ABSTRACT. Data standardization is key to facilitating and improving the use of data. Absent data standardization, a “Tower of Babel” of different databases may be created, limiting synergetic knowledge production. Based on interviews with data scientists, this paper identifies three main technological obstacles to data portability and interoperability: metadata uncertainties, data transfer obstacles, and missing data. It then explores whether market-led standardization initiatives can be relied upon to increase welfare, and evaluates the role governmental-facilitated standardization should play, if at all.

Data, Innovation and Transatlantic Competition in Finance: The Case of the Access to Account Rule

ABSTRACT. Technological innovation is transforming the structure of the retail banking sector. Traditional business models are facing a rapid disruption process led by the emergence of FinTech companies. In order to offer payment initiation services and account information services, third party providers need to access customer accounts.The EU has taken the lead in the transition by providing, within the revised Payment Service Directive, a sector-specific portability regime (the access to account rule) expressly aimed at fostering competition.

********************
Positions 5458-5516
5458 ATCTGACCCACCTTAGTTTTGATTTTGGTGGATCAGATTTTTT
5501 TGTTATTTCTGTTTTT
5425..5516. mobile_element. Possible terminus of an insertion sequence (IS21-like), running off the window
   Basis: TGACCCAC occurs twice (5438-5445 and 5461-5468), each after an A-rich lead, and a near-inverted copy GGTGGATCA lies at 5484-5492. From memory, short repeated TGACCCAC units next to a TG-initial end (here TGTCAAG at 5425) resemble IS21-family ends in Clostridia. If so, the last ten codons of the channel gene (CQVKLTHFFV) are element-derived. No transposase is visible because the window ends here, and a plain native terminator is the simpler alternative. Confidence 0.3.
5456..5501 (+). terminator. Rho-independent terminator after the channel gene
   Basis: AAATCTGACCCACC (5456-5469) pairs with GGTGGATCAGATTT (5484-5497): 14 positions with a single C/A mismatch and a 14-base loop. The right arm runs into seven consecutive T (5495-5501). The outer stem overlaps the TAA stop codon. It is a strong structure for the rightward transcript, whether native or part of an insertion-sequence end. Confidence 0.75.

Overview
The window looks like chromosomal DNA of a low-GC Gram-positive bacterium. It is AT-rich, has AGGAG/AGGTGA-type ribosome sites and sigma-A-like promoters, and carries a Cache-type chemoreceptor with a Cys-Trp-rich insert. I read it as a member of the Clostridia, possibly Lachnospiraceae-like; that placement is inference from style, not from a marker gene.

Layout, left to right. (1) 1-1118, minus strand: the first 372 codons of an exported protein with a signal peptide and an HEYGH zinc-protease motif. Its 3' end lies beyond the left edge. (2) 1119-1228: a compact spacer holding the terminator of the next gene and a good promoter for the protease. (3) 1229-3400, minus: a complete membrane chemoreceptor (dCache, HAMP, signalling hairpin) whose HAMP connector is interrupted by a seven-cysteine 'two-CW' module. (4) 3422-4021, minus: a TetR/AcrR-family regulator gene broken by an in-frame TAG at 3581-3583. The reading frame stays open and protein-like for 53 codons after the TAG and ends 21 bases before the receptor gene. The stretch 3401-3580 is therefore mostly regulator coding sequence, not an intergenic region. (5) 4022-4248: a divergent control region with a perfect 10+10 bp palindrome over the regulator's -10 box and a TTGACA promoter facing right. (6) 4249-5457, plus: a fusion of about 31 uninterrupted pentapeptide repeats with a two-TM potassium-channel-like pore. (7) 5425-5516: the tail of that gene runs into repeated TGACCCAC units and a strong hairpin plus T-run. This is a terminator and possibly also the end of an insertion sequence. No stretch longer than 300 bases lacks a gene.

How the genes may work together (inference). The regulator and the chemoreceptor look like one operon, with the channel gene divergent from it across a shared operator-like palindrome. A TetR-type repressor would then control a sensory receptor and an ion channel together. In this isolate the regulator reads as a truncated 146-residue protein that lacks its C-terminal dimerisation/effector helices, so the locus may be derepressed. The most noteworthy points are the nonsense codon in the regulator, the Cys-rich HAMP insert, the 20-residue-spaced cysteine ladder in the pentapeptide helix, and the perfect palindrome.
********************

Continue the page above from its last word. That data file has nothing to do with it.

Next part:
09:00-10:30 Session 13C: HEALTH & ENVIRONMENT: New Regulatory approaches to Energy and Health
Location: DZ-5
The sense and scope of the protection of Cyber consumers in the French legal system Insights from the mobile wellness applications